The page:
Today, on the one year anniversary of the collapse of Lehman Brothers,
President Obama is speaking on Wall Street, addressing the need for
regulatory reforms to the financial sector. Since taking office the
president has led a coordinated global response to the worst economic
crisis since the Great Depression.
The leaders of the eight leading industrialized nations meet in the G-8 summit in Italy today. This meeting comes just a few months after the G-20 summit in London, which sought to create a unified global response to the economic crisis. The IMF today reinforced the concern that much work remains to be done, and that it is too early to back away from stimulus policies and support for poorer countries.
The justified outrage over AIG’s post-bailout bonuses should not be conflated with the revelation that AIG dispensed billions to foreign banks. The US needs an international recovery to sustain our own recovery, and our status as the sole global superpower and the world’s reserve currency give us a unique stake in working to maintain the global economy. Despite public anger at AIG, as President Obama noted during his address to Congress, “in a time of crisis, we cannot afford to govern out of anger.”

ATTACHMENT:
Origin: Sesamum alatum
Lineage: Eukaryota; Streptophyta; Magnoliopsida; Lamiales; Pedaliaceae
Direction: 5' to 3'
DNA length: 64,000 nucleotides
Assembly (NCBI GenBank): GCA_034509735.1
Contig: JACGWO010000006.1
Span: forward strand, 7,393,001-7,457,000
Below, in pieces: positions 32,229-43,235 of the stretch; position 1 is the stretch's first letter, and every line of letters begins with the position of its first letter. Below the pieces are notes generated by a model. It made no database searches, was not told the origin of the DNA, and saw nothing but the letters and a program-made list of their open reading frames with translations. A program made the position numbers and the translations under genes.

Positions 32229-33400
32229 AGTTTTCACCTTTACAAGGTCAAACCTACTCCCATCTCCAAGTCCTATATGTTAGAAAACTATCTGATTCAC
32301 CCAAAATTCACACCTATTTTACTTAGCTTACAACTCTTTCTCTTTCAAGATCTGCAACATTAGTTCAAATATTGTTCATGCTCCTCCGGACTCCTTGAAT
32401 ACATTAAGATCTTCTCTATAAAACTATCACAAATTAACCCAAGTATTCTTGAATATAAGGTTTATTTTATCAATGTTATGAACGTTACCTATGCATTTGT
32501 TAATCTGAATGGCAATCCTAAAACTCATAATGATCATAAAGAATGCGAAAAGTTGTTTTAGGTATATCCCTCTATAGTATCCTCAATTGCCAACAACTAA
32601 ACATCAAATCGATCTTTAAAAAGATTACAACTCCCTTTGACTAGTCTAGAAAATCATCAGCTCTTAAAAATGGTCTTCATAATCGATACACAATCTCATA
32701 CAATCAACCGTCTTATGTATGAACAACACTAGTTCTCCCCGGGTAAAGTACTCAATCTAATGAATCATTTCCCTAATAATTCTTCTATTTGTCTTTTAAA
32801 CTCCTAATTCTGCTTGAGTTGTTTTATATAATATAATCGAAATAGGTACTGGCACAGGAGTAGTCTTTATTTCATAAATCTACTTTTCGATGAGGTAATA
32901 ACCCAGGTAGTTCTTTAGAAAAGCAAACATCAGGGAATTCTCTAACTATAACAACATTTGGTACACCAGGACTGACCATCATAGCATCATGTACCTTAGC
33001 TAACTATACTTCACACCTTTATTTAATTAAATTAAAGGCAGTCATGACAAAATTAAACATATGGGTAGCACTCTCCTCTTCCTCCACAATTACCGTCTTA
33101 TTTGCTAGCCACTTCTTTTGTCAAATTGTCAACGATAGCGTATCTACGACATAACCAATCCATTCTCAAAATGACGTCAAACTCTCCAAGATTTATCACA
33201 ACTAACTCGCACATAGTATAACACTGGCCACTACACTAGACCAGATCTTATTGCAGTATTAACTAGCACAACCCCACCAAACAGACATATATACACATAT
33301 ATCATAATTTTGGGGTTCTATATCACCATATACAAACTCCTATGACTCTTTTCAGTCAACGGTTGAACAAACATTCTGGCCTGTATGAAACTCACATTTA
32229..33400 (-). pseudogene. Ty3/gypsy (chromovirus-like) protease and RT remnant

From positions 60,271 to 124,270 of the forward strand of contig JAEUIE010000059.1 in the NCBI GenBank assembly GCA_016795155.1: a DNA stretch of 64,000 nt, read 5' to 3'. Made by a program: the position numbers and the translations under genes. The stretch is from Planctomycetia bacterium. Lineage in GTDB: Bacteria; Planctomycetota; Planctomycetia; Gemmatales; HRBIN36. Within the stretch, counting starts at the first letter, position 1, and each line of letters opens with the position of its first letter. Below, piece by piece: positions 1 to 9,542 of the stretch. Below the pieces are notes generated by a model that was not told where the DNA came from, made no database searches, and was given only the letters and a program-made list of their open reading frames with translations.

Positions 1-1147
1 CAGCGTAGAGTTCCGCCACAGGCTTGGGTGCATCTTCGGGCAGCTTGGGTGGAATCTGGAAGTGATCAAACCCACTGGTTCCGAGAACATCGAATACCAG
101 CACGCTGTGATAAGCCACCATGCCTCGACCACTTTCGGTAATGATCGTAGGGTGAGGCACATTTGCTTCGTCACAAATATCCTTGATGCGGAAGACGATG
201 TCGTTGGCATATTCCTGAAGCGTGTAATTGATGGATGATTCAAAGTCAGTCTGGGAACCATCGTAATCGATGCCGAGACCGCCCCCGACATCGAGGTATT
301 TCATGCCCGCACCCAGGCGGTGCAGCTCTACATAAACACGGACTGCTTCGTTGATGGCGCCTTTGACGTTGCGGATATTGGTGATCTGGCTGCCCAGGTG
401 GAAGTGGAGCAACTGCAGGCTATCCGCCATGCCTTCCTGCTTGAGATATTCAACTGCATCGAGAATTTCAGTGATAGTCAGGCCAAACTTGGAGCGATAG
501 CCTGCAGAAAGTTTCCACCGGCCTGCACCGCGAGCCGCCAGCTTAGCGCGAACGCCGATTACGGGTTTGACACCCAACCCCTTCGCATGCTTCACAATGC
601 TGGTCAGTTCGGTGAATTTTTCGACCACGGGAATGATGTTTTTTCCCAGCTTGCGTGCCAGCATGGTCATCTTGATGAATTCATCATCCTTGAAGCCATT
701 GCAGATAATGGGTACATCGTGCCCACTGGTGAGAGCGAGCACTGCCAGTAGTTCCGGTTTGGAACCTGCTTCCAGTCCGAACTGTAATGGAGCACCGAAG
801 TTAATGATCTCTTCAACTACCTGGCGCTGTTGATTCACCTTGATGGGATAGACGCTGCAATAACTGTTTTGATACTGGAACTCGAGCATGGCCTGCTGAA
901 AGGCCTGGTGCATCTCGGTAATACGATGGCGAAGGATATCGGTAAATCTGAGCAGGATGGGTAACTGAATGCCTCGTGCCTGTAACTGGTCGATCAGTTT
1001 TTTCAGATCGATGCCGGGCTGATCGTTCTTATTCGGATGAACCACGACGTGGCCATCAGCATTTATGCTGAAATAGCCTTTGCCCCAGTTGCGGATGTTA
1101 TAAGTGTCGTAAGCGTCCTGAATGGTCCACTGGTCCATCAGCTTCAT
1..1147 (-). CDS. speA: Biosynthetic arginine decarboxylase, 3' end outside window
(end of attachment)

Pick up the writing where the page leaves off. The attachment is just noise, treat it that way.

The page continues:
The Obama administration is dealing with the crisis by seeking a global solution for a global problem. Yesterday, Treasury Secretary Tim Geithner unveiled a proposal to shore up the IMF and ensure that global institutions have the resources they need to help failing economies. There is still no international consensus on this plan and much difficult work must be done before the upcoming G-20 summit in April. Unfortunately, rather than addressing these serious issues and helping find a constructive solution, conservatives in Washington are playing politics by railing against earmarks, which make up only 2% of the federal budget.
UK Prime Minister Gordon Brown arrives in Washington today, becoming the first European leader to meet with President Obama. Although British troops have fought in both Iraq and Afghanistan and the UK remains an important player on issues from Middle East peace to Iran, poverty and climate change, Brown’s visit this week will likely be dominated by the global economic crisis.